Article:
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  • Meningococcal Disease Fact Sheet

    Meningococcal Disease Fact Sheet

    Meningococcal disease is a sudden, severe illness caused by the bacterium Neisseria meningitidis. The disease manifests most commonly as meningitis and/or meningococcemia, but may also cause pneumonia, arthritis or pericarditis. The symptoms include sudden high fever, chills, severe headache, stiff neck and back, nausea, vomiting, purpural rash, decreased level of consciousness, difficulty breathing and seizures. Meningococcal Disease Fact Sheet

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  • Perinatal Hepatitis B

    Perinatal Hepatitis B

    Guidelines for Prenatal Care Screen every pregnant woman for HBsAg early in each pregnancy according to Centers for Disease Control and Prevention and American College of Obstetricians and Gynecologists recommendations. HbsAg testing should be repeated late in pregnancy if the woman is HBsAg negative and is at high risk of hepatitis B infection (e.g., injection Perinatal Hepatitis B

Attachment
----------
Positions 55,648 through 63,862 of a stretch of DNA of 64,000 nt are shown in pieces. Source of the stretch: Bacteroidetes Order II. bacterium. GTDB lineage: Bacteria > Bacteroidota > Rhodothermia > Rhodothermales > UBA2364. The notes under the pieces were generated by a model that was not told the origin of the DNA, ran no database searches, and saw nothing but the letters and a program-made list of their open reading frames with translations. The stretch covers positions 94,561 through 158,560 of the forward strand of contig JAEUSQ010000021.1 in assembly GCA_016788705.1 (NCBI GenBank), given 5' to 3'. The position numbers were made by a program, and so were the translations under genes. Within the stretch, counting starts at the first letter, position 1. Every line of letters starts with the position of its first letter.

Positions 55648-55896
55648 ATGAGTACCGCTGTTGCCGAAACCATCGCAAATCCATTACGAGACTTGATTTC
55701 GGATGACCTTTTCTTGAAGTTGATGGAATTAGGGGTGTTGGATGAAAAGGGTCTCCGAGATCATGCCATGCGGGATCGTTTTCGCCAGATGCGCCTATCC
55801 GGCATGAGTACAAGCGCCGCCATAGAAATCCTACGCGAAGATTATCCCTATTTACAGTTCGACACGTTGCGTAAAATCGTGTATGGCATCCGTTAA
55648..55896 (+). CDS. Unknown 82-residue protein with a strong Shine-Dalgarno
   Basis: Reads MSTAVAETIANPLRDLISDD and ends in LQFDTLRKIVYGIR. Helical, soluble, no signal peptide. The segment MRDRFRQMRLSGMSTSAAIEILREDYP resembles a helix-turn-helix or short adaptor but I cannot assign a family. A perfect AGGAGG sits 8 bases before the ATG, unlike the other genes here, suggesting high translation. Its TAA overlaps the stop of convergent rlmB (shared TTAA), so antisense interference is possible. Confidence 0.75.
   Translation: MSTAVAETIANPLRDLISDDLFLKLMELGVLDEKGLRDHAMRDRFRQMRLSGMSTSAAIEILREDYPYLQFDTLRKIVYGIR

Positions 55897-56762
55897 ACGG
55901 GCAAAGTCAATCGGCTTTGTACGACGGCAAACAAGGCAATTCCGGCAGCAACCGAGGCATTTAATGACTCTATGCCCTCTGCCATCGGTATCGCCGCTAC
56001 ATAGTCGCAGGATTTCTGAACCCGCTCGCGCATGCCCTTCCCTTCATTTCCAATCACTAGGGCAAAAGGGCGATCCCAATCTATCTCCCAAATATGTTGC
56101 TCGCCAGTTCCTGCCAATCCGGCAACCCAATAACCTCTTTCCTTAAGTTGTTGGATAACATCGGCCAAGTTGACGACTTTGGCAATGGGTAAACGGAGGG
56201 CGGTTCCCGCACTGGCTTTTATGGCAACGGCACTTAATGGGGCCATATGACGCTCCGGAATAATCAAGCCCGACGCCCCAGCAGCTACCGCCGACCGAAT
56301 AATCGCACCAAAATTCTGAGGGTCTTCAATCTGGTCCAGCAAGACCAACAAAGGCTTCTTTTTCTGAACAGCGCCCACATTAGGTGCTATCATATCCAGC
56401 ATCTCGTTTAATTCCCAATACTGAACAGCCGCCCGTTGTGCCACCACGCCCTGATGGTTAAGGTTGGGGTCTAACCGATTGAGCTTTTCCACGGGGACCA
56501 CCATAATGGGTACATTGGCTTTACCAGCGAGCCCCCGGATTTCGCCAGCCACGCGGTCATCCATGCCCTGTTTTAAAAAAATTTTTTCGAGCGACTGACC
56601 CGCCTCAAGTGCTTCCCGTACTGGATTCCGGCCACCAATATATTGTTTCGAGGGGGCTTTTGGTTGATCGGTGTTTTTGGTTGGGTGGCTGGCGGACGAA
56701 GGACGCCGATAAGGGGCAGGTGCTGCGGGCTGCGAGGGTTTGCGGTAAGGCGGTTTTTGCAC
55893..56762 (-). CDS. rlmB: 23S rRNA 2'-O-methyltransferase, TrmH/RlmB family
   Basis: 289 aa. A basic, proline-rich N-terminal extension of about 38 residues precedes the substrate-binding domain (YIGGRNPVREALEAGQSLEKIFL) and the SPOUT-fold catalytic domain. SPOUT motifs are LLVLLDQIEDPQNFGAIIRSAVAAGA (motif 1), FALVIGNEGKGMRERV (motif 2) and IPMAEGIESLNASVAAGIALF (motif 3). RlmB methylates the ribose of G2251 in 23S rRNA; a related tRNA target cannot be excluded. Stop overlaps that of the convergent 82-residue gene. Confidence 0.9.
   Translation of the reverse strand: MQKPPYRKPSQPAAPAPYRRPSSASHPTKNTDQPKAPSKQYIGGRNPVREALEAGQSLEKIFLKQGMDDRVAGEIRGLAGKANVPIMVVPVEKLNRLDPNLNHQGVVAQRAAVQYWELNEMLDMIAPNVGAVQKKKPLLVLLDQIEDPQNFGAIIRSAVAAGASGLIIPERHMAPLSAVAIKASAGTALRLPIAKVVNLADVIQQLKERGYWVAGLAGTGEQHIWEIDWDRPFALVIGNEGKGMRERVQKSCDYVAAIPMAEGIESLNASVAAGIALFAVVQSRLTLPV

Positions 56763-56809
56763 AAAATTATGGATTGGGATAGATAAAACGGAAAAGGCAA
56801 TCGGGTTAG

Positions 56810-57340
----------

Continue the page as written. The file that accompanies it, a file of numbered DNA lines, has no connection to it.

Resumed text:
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  • Hepatitis B Immunization and Healthcare Workers

    Hepatitis B Immunization and Healthcare Workers

    Healthcare Worker Immunization Pre-exposure evaluation for healthcare personnel previously vaccinated with complete, ≥ three dose hepatitis B vaccine series who have not had post-vaccination serologic testing* Source: CDC—MMWR December 20, 2013. * Should be performed one to two months after the last dose of vaccine using a quantitative method that allows detection of the protective Hepatitis B Immunization and Healthcare Workers